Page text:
Motivation is a tricky little devil.
For some people, it lives in the scale.
For others, it lives behind the label on a prescription bottle of blood pressure medication.
And for others, motivation is in the eyes of your four-year-old nephew who wants to do chin ups off of your arm after playing football in the yard for an hour after an hour of snowboarding on X-Box Kinect and you don't want to tell him you're too tired to keep up.
When I was in junior high, I found motivation every time I watched Rocky. The story was cliche, but I thought it was magic. I’d watch the montage of Rocky chasing the chicken and sprinting along the river in Philly and the next thing I knew, I was out running hills in my rural Pennsylvania town.
Thank God my parents didn’t have chickens…
I feel fortunate that I’ve never really struggled with motivation to work out, even through long bouts of depression. For the most part, the high I got from exercise was always enough to get me out the door.
With an impending shoulder surgery less than two weeks away, I found myself re-racking my weights yesterday and thinking what’s the point? I’m going to train hard for two weeks only to put myself on the shelf for the next six, if not more. And no pep talk was going to get me fired up. I mean Knute Rockne could have marched right up to my face and given me his best win one for the Gipper speech and I'd have patted him on the head, thanked him for his time, and hit the shower.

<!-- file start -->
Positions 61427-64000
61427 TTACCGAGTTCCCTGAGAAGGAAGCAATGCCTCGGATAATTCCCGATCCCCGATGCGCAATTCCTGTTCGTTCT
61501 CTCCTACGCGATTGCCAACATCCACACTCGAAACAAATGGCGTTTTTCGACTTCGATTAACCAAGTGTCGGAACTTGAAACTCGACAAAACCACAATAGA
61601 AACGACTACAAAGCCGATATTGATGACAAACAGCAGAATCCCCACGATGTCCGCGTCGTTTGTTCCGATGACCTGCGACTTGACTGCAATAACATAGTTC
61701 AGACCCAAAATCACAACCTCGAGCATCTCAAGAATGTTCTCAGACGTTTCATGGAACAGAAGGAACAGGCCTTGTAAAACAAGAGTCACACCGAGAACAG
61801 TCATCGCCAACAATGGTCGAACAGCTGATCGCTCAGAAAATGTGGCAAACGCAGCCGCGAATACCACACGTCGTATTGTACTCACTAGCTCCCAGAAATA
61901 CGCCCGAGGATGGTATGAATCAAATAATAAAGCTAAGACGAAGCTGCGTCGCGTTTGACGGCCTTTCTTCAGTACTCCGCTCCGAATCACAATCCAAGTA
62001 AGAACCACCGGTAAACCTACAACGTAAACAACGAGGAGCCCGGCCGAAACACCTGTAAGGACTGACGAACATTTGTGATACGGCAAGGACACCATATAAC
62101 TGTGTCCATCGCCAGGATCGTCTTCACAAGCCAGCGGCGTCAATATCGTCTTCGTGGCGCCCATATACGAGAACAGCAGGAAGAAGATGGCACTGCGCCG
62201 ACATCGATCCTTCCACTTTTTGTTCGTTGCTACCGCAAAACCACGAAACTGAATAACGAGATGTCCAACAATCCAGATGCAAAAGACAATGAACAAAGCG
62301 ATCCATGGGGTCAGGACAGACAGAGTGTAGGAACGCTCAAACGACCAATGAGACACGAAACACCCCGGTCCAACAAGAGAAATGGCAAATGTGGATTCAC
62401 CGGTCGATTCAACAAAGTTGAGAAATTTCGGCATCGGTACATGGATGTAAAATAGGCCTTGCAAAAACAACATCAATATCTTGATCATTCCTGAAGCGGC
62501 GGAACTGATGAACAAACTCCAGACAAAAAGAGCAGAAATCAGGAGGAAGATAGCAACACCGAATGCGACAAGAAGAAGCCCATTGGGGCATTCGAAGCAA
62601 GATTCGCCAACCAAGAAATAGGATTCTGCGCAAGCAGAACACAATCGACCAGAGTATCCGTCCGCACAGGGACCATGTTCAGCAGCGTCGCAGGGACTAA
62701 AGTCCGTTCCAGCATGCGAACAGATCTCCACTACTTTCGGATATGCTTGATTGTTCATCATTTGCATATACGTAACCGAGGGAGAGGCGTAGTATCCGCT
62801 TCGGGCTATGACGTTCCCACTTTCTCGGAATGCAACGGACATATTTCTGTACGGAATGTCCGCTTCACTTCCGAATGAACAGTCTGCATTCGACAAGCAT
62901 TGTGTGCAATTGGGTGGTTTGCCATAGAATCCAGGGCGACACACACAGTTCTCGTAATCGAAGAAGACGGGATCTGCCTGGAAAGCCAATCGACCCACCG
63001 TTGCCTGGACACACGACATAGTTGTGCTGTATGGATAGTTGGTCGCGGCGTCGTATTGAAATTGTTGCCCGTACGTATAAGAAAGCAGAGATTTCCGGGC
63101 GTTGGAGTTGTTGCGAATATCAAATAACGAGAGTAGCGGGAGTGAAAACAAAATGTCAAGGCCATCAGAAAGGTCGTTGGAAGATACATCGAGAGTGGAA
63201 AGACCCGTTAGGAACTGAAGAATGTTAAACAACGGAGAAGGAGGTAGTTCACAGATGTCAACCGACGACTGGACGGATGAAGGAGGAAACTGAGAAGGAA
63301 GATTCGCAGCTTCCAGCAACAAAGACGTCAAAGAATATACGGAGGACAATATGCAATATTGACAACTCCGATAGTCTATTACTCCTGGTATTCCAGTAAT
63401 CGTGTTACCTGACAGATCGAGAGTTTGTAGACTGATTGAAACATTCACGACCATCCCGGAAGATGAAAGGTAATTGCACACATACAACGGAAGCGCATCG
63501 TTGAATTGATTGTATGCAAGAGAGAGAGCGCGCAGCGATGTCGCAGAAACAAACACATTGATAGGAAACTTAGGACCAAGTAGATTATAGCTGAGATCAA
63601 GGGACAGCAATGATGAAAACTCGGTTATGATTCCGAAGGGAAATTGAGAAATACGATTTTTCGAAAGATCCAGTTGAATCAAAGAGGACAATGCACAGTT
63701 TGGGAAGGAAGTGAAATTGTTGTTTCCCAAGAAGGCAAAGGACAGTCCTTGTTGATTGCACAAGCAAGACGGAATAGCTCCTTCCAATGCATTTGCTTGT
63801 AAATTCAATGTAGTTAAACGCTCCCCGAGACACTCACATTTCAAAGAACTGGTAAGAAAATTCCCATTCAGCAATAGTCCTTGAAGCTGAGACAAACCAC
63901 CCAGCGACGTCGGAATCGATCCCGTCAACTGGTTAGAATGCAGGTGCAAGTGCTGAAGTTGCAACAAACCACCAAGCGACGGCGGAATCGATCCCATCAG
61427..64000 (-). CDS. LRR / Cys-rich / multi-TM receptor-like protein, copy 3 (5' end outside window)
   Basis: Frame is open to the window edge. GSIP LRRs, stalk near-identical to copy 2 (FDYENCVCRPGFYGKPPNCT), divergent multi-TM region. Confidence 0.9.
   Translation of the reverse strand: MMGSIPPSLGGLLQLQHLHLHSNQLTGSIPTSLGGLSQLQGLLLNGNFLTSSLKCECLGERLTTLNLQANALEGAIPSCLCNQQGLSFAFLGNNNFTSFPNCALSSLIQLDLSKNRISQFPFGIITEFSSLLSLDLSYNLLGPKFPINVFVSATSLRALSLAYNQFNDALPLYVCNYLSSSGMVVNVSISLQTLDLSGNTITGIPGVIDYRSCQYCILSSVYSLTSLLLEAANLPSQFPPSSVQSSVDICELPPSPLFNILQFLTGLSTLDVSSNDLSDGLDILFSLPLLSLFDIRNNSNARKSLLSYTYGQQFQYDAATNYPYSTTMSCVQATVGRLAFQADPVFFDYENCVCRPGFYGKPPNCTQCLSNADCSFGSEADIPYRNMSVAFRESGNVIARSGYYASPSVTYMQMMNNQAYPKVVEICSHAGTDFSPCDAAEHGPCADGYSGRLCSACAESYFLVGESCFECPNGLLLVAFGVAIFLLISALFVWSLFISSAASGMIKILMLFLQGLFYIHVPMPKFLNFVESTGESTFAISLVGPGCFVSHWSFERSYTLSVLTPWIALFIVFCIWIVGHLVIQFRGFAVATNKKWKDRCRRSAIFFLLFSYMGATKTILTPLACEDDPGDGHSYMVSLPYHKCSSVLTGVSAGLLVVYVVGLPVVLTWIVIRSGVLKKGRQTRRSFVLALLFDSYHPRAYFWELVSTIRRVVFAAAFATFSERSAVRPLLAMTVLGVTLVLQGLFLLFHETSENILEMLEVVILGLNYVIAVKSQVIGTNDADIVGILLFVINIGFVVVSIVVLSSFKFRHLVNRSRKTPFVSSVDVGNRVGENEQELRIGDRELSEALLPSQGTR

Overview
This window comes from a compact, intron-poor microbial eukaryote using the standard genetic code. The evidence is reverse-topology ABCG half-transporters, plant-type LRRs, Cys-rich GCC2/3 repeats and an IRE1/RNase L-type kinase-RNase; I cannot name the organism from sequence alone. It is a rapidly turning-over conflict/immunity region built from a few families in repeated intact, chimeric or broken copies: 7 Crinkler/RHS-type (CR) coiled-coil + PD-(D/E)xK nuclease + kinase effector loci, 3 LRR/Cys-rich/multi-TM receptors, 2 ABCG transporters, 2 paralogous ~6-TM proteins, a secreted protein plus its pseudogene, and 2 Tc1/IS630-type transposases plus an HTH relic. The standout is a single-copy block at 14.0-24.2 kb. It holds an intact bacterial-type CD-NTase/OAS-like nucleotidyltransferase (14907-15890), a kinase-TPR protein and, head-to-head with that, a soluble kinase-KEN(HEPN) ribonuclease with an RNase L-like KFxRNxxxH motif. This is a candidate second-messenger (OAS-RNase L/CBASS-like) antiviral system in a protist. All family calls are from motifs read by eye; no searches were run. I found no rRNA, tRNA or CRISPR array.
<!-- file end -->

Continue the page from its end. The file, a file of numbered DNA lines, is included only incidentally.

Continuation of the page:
That, to me, is how it feels to lose motivation. We all struggle at one time or another, which is why it becomes all the more important to understand our "why."
The reason behind your goals. Maybe you work out to lose weight, but what's the "why" behind that? Do you have an emotional connection to that why? What will happen when you lose that weight?
You'll fit into that dress.
And what will happen when you fit into that dress?
There are so many layers to motivation. It's like Shrek says - onions have layers, ogres have layers, and motivation has layers. Ok, he didn't say that, but hopefully you've seen the movie.
(And if you haven't seen Rocky.....just....I can't even...)
For the last few years, my biggest reason for working out is to get stronger. Ever since I started deadlifting and realized that I was actually capable of lifting weights, I've been addicted. I want to get stronger so that when I go home and my dad wants me to put his air conditioner in because I'm stronger than he his, I can.
But what happens after I get stronger? What's my why behind that?
Honestly I'm going to have to spend some time on that. Because for the next few months, I won't be able to work out the same way that I've been over the past few years. And it's going to suck.
But I'll try to embrace the suck.
And I'll be spending a lot of time brainstorming on my why.